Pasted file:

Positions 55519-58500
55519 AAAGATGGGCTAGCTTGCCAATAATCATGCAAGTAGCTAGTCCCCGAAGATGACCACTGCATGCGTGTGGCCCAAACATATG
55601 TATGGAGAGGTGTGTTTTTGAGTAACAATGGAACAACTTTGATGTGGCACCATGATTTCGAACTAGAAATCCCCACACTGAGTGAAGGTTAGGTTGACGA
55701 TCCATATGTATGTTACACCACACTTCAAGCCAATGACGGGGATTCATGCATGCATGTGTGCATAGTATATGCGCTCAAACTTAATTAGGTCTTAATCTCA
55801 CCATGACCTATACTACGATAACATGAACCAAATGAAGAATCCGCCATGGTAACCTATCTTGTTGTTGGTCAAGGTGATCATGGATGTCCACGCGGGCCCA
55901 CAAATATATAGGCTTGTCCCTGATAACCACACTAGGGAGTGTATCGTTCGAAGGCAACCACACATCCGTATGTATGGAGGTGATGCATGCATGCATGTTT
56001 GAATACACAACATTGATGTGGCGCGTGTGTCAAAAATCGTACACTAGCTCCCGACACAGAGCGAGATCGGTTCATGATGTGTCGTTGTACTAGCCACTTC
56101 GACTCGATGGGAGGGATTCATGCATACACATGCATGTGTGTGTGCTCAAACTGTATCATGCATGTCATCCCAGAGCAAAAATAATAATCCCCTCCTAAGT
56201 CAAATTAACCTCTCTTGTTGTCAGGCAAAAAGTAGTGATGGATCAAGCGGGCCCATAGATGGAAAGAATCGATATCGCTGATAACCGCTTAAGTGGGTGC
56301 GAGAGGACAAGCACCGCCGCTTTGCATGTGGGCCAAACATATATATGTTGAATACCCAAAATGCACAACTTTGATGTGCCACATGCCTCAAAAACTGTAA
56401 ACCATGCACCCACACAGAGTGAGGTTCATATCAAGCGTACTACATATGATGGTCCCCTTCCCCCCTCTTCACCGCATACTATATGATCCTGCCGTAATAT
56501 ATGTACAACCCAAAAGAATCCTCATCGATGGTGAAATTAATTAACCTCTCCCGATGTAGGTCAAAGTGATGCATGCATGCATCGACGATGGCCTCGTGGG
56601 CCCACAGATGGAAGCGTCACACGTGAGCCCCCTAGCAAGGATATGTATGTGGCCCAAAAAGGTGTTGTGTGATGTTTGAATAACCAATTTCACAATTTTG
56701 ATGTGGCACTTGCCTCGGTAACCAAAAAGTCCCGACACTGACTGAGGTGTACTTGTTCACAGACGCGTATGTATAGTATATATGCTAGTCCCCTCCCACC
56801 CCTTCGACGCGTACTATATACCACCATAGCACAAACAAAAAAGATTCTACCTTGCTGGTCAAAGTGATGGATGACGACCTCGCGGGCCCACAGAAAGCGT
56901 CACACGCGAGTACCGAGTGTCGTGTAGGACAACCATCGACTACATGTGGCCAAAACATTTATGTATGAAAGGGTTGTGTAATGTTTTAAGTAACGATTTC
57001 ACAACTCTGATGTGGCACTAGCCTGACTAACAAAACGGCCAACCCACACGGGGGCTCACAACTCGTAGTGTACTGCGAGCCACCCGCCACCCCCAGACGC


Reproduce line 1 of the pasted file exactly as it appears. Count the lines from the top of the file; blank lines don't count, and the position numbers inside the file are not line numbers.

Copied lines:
Positions 55519-58500